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Work-in-Progress: Computer Simulations to Deliver Inquiry-Based Laboratory Activities in Mechanics

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Conference

2021 ASEE Virtual Annual Conference Content Access

Location

Virtual Conference

Publication Date

July 26, 2021

Start Date

July 26, 2021

End Date

July 19, 2022

Conference Session

Engaging the Online Classroom

Tagged Division

Mechanics

Tagged Topic

Diversity

Page Count

9

Permanent URL

https://peer.asee.org/38214

Download Count

16

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Paper Authors

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Jacob Matthew Cook Oregon State University

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Jacob Cook received his Honors B.S. in Bioengineering and his Honors B.S. in Electrical and Computer Engineering from Oregon State University in Spring 2020. During his undergraduate studies he was a researcher and software developer for the Koretsky Education group, focusing on web-based JavaScript physics simulations. His primary research interests include engineering education, biomedical devices/instrumentation, integrated circuit design, computational modeling, and data science. Jacob Cook is a currently an M.S. student in the department of Electrical Engineering and Computer Science at Oregon State University under the Sensors and Integrated Microelectronics (SIMs) Lab.

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Thomas W. Ekstedt Oregon State University

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Thomas Ekstedt is a software developer in the School of Chemical, Biological and Environmental Engineering at Oregon State University. He is involved in the development of technology-based educational systems, particularly in the areas of concept-based instruction and interactive simulation of physical phenomena.

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Brian P. Self California Polytechnic State University, San Luis Obispo

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Brian Self obtained his B.S. and M.S. degrees in Engineering Mechanics from Virginia Tech, and his Ph.D. in Bioengineering from the University of Utah. He worked in the Air Force Research Laboratories before teaching at the U.S. Air Force Academy for seven years. Brian has taught in the Mechanical Engineering Department at Cal Poly, San Luis Obispo since 2006. During the 2011-2012 academic year he participated in a professor exchange, teaching at the Munich University of Applied Sciences. His engineering education interests include collaborating on the Dynamics Concept Inventory, developing model-eliciting activities in mechanical engineering courses, inquiry-based learning in mechanics, and design projects to help promote adapted physical activities. Other professional interests include aviation physiology and biomechanics.

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Milo Koretsky Tufts University

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Milo Koretsky is the McDonnell Family Bridge Professor in the Department of Chemical and Biological Engineering and in the Department of Education at Tufts University. He received his B.S. and M.S. degrees from UC San Diego and his Ph.D. from UC Berkeley, all in Chemical Engineering. He currently has research activity in areas related engineering education and is interested in integrating technology into effective educational practices and in promoting the use of higher-level cognitive skills in engineering problem solving. His research interests particularly focus on what prevents students from being able to integrate and extend the knowledge developed in specific courses in the core curriculum to the more complex, authentic problems and projects they face as professionals.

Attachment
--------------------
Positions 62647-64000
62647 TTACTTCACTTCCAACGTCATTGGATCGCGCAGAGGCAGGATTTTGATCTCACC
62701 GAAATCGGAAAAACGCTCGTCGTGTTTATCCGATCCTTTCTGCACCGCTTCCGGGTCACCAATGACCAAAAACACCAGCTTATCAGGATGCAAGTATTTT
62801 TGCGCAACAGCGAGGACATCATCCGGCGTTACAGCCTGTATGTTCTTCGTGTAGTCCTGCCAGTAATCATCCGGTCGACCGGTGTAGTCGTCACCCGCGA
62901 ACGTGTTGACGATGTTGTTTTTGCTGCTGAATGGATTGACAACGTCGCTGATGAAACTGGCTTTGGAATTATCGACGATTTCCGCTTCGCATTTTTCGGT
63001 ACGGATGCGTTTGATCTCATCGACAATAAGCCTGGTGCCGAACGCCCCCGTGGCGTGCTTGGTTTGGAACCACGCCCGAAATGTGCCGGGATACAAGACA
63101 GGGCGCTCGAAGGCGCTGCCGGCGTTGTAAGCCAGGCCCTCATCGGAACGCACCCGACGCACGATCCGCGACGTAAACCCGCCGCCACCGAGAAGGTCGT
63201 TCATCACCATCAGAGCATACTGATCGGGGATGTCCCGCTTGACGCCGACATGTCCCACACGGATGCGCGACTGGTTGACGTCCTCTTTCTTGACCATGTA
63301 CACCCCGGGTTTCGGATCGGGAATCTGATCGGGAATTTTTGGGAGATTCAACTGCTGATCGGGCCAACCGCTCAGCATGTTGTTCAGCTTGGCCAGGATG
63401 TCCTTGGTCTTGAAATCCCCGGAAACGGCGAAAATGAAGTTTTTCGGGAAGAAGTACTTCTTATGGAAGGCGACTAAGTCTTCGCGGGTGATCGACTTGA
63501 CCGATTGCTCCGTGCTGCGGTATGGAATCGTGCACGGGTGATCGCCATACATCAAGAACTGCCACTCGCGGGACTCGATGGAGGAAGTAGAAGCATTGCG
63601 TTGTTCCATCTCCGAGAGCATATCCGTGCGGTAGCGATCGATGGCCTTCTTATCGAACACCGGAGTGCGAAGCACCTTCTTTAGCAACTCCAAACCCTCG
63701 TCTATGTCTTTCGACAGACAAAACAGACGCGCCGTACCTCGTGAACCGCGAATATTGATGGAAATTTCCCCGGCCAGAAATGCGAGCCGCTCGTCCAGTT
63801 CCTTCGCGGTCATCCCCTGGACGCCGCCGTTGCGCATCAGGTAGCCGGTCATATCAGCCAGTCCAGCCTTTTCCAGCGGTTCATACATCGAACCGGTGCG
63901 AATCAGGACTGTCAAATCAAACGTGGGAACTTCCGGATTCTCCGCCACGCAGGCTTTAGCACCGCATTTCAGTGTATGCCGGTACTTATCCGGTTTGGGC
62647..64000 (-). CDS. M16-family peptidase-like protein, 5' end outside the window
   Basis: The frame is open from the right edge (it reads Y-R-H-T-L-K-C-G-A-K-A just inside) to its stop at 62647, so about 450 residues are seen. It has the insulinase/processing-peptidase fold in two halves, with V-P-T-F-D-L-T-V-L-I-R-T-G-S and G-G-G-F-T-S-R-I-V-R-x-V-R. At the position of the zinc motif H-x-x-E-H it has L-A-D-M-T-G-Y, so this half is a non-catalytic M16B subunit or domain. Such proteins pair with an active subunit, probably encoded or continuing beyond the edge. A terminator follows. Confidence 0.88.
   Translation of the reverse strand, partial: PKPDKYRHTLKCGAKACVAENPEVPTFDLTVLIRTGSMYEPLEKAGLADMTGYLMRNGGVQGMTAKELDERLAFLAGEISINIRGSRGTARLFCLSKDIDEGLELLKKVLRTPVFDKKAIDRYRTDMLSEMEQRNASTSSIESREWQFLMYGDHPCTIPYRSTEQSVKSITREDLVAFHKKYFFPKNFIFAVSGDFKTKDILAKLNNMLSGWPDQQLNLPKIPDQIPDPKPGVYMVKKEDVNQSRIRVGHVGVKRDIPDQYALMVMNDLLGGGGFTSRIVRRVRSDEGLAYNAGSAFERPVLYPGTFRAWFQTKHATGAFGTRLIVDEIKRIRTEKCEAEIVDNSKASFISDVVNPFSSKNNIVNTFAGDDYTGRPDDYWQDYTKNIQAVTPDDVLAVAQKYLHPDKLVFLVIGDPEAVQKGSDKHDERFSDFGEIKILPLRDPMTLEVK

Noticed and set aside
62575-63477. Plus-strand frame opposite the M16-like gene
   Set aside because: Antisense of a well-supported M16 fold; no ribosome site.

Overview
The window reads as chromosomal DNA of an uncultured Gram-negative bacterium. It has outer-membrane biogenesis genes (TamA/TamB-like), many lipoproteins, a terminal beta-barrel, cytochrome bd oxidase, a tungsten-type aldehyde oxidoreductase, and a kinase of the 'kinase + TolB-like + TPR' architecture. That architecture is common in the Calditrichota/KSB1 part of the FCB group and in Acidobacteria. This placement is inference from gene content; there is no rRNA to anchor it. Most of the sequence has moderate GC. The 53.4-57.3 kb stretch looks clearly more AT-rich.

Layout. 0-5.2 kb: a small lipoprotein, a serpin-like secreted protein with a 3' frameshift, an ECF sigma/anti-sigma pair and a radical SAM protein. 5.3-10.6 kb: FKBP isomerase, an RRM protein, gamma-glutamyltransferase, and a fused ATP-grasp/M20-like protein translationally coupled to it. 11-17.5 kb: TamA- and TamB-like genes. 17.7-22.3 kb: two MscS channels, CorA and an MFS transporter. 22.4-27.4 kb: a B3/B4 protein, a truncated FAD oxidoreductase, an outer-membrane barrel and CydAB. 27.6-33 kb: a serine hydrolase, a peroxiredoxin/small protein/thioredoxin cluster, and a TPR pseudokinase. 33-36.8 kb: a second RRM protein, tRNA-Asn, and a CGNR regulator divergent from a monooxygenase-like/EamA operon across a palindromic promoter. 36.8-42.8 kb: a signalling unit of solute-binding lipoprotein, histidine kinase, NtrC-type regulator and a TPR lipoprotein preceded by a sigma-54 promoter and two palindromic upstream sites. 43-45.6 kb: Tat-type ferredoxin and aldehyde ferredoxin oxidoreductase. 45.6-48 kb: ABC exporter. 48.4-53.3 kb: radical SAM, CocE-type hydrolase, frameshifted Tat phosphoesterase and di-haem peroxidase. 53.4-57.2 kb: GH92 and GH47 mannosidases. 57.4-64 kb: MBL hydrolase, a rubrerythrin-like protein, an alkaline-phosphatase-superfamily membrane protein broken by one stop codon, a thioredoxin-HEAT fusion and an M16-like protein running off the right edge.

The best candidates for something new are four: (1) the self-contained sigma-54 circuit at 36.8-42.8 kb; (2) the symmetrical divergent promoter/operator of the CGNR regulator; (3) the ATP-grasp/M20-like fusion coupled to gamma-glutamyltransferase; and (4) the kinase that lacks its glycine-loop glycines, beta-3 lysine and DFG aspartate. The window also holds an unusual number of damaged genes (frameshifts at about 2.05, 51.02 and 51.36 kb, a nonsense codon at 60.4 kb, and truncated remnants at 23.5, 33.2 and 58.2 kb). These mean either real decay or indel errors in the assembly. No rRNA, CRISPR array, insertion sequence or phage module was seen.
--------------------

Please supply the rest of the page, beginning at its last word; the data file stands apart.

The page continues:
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Abstract

Our previous work demonstrated that the use of inquiry-based laboratory activities (IBLAs) have helped students develop better understanding of core concepts in mechanics. IBLAs are constructed around brief hands-on-experiments designed so that students can confront common misconceptions. In a predict-observe-explain sequence, these activities prompt students to make sense of a phenomenon as they work collaboratively through a guided worksheet. However, these physical experiments present logistical challenges for many instructors, such as those who teach large classes or those confined to remote instruction due to the COVID 19 pandemic.

In this work-in-progress paper, we describe the development of computer simulations for a set of IBLAs in mechanics. These web-based virtual IBLAs contain simulations built with an open-source JavaScript physics engine that has been customized to achieve the accuracy needed. They afford the same pedagogical structure but allow students to observe the salient phenomena on a computer screen, reducing the constraints and limitations for an instructor to deliver them. Students can rapidly adjust input parameters, render the physics engine in slow-motion speeds, and graph real-time parameters from the simulation.

Free access to the IBLAs, including simulations, handouts and instructions is available to instructors through the Concept Warehouse. In this we report how we rendered a set of proven IBLAs, including the Spool IBLA, Rolling Cylinders IBLA and Pendulum IBLA into a virtual laboratory environment. We describe student responses to different renderings including video only, simulation only, and combined video and simulation.

Cook, J. M., & Ekstedt, T. W., & Self, B. P., & Koretsky, M. (2021, July), Work-in-Progress: Computer Simulations to Deliver Inquiry-Based Laboratory Activities in Mechanics Paper presented at 2021 ASEE Virtual Annual Conference Content Access, Virtual Conference. https://peer.asee.org/38214

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